There’s something beguiling about steampunk. It’s the Victorian era, with added spunk and style. And, of course, it seems to be very ‘in’ right now. This is good news – we’re bound to get more of it (quantity), and well-written stories, too (quality). I was excited to see another young adult steampunk story getting a lot of publicity – because a merger of two of my favorite genres can't be a bad thing. And now that I’ve read The Girl in the Steel Corset, I know for sure that it was a wonderful idea.
In 1897 England, sixteen-year-old Finley Jayne has no one…except the "thing" inside her.
When a young lord tries to take advantage of Finley, she fights back. And wins. But no normal Victorian girl has a darker side that makes her capable of knocking out a full-grown man with one punch….
Only Griffin King sees the magical darkness inside her that says she's special, says she's one of them. The orphaned duke takes her in from the gaslit streets against the wishes of his band of misfits: Emily, who has her own special abilities and an unrequited love for Sam, who is part robot; and Jasper, an American cowboy with a shadowy secret.
Griffin's investigating a criminal called The Machinist, the mastermind behind several recent crimes by automatons. Finley thinks she can help—and finally be a part of something, finally fit in.
But The Machinist wants to tear Griff's little company of strays apart, and it isn't long before trust is tested on all sides. At least Finley knows whose side she's on—even if it seems no one believes her.
Oh, this book was so FUN! It packed a punch from the start, and didn’t let up to the very end. I have to say that that is one of the great things about YA lit – that it can be so active and outrageous, and somehow work. The first scenes literally pulled me in and made me forget that I was worried that this blend of genres wouldn’t go over well. Hook? Perfect.
Another good element? The cast of characters. Finley Jayne is our heroine and focal point, and she’s a strong girl being pulled in multiple directions. I love that she does more than wait for the action to come to her. She is almost always a maelstrom of movement and intent and she learns and changes as the story progresses. I must say, it’s nice to read about a girl who can pull her own weight, both literally and figuratively (and I say that as an Amazon-sized person, myself).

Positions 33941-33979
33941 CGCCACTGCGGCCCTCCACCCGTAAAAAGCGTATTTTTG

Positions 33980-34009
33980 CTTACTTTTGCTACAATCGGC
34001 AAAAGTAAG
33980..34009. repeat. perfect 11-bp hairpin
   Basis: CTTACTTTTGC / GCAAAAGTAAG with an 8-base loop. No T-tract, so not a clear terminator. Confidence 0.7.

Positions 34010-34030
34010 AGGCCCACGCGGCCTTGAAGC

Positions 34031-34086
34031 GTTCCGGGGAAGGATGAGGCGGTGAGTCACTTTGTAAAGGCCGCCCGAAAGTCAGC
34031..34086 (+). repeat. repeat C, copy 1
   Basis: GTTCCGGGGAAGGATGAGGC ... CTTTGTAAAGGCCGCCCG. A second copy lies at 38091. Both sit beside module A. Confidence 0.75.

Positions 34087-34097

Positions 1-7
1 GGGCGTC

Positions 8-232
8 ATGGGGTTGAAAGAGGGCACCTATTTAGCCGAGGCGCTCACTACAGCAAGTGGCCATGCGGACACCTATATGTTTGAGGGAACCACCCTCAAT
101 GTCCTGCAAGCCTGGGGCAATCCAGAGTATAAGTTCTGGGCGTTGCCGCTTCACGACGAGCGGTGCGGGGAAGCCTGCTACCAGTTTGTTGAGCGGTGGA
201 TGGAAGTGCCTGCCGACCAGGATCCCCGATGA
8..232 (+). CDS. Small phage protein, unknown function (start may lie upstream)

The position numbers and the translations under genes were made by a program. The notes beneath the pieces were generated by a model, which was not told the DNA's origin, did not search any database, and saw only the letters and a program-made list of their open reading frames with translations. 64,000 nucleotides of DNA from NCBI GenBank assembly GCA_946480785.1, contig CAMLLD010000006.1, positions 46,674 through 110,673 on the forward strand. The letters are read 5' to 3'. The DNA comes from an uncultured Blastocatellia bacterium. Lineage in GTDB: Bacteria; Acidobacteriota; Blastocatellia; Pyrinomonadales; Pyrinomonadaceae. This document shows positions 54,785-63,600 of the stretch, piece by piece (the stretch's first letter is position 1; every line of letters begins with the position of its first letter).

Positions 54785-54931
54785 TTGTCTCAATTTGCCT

The rest of the band each had quirks and talents that made them a mini-action force, and all were appealing in their own way. That said, my favorite character was Jack Dandy. Hold on to your hats, kids. I’m not saying I like love triangles (because I rather loathe them, and more on that later) – I’m just saying that the bits in this book that made me laugh out loud in happy surprise were usually Dandy’s part of the dialogue. I look forward to more of his rakish ways.
So I liked the action, the fast-moving plot, and the characters. At this point I might as well call it a day and get out the cherries and whipped cream, right? Wrong. I may have enjoyed the book, but I’m not blind to its faults, either (see? books are like relationships. or something.). Look away if you’re sensitive to criticism, because this next paragraph is about to get heavy.
Things I didn’t like: 1) Possible presence of love triangle(s). I’m over it. 2) Some nagging historical inaccuracies and/or unbelievable bits. Let me just be straight here: telephones didn’t work that way, the language was very modern, and the bits about the Queen of England? GAH. 3) Finley blushed about every other moment in the second half of the book. I mean, I get that she was embarrassed. There had to be another, less romance novel-y way of expressing it. 4) Absentee parents. Yes, it happens in steampunk-land too.
Having said all of that, I thoroughly enjoyed this romp through steampunk London. I felt as though I’d gotten inside an adventure, and the experience was entertaining. The good bits outweighed the stuff that would usually drive me batty. And though it definitely felt like a young adult novel and lacked some of the emotional gravity and wit I’d like to find in my reading, I had a rollicking good time with it, and can’t wait for the next volume.
Recommended for: fans of steampunk, fans of young adult lit, fans of fantasy and sci-fi, and anyone who isn’t picky about their clichés and won’t mind a good dose of fun with their reading. Innocent and amusing, to a T.
I read an e-galley version of this book courtesy of NetGalley and Harlequin, and am reviewing it in conjunction with steampink, an event to celebrate the feminine side of steampunk! You can enter to win a copy of the book here.